[Haskell-cafe] Re: New slogan for haskell.org

jerzy.karczmarczuk at info.unicaen.fr jerzy.karczmarczuk at info.unicaen.fr
Thu Nov 29 19:41:31 EST 2007

Yitzchak Gale writes: 

>>> Haskell was not the first to have lazy lists, but Haskell
>>> was an important part of the inspiration for introducing
>>> them into Python.
> Jerzy Karczmarczuk wrote:
>> Actually, I would *sincerely* like to see some reference proving that.
> The Python Library Reference, "itertools" (section 6.5 in Python 2.5):
> "This module implements a number of iterator building blocks inspired
> by constructs from the Haskell and SML programming languages.
> Each has been recast in a form suitable for Python."

Yitz, we will not quarrel, after all, we belong to the same Haskell
mafia, but don't forget that itertools have been introduced in the
version 2.3! It contained 'cycle', 'chain', 'dropwhile', etc. Here,
I willingly sacrifice a cow to Haskell gods. But we were speaking about
map and filter, and this is 1994... So, perhaps some concrete references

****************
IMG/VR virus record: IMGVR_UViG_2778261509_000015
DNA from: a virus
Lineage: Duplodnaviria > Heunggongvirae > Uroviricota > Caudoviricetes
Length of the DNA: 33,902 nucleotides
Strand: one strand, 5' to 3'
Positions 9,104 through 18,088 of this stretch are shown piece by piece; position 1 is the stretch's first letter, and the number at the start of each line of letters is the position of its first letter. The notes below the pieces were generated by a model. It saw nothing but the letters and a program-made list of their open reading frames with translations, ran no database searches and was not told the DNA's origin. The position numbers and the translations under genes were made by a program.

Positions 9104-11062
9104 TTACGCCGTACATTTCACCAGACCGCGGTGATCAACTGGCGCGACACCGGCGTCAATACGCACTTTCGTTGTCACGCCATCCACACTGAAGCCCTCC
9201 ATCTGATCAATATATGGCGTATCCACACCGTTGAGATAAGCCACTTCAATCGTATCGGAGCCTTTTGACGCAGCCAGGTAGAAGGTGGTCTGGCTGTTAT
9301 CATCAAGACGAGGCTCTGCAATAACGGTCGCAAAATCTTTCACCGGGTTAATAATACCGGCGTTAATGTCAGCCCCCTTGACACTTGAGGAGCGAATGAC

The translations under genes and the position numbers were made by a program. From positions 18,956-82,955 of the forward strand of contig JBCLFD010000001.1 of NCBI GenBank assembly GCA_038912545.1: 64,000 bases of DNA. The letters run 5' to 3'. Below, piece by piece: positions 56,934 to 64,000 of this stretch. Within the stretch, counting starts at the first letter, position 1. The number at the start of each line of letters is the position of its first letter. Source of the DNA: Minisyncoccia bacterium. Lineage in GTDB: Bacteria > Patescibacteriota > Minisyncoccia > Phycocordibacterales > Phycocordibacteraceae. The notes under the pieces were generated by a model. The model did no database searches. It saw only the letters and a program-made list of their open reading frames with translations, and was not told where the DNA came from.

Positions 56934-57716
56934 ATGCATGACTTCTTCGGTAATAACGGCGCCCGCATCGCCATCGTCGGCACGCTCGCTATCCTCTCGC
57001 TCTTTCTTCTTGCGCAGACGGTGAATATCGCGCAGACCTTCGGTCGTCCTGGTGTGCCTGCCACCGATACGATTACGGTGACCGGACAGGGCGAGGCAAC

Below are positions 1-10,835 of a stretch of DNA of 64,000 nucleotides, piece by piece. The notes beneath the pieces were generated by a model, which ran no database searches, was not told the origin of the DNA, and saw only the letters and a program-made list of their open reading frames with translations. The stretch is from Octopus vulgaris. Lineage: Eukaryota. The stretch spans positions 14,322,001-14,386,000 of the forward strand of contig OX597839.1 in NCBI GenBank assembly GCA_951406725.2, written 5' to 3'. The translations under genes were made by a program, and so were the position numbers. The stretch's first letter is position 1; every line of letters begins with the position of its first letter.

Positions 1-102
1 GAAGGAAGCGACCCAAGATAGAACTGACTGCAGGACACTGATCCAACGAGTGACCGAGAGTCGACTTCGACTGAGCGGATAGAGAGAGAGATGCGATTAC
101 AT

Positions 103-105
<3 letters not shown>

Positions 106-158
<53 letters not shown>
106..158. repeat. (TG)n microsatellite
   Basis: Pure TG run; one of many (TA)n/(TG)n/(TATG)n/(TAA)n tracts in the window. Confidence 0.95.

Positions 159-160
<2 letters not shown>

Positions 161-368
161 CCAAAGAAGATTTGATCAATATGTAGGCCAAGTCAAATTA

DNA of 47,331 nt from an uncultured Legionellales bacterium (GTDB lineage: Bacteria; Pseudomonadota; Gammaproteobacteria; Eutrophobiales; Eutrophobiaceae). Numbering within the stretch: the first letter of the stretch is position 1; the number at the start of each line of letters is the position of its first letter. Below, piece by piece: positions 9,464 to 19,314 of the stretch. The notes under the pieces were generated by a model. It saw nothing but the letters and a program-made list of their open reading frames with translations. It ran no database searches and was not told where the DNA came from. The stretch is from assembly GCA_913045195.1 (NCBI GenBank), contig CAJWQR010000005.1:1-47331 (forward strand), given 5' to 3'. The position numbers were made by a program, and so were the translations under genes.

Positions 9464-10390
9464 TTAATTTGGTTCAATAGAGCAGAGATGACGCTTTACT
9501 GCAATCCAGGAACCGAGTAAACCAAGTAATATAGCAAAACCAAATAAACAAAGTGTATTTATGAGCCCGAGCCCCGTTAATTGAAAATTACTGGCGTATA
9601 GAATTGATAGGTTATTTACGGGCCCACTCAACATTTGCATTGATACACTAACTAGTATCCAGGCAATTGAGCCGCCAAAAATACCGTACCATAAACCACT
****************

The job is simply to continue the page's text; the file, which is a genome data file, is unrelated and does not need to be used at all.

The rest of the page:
- if given - should be tested against the historical truth.
[Ohhh, my goodness... I realize that I am getting really old...] 

>> Give to Caesar...: It was Amrit Prem; one history page on WP says that
>> no specific mention of any Lisp heritage is mentioned in the release
>> notes at the time, so all speculations are still possible...
> OK. (That is a quote from Wikipedia, yes?)

Yes. Partly. Indirectly. "All speculations" is mine. My source was here: 


> Look, I am not arguing that this pseudo-laziness
> is a central feature of Python, ... So I agree with others
> who wrote that pointing out beautiful
> Haskell-inspired or Haskell-like features in
> a person's current favorite language might be
> a good way to encourage that person to have a look
> at Haskell.

That is perfectly alright, and I assure you that I did my best to
popularize the language in my local environment. However... 

There *IS* one danger with hypes. Several people deeply buried within
other programming niches, accuse in permanence the Functionalists of
being sectarian. I think that we should be modest and simple. Haskell
is as any other language. Just a *very good* language. As such, it
inspired others, and also, I think, it was inspired by others. Don't
underline the "uniqueness" of the language. Notice that thanks to
Haskell the DrScheme has now a lazy module. (Unless Eli Barzilay denies
it...) But that laziness can be found in Snobol "unevaluated expressions"
and Icon co-expressions, and these preceded Haskell. (Although I doubt
that they influenced Haskell...) Nevertheless I think that it
is psychologically convenient to underline that potential new users will
find *many* familiar, or at least "venerable" concepts, only represented

All the best. 

Jerzy Karczmarczuk 

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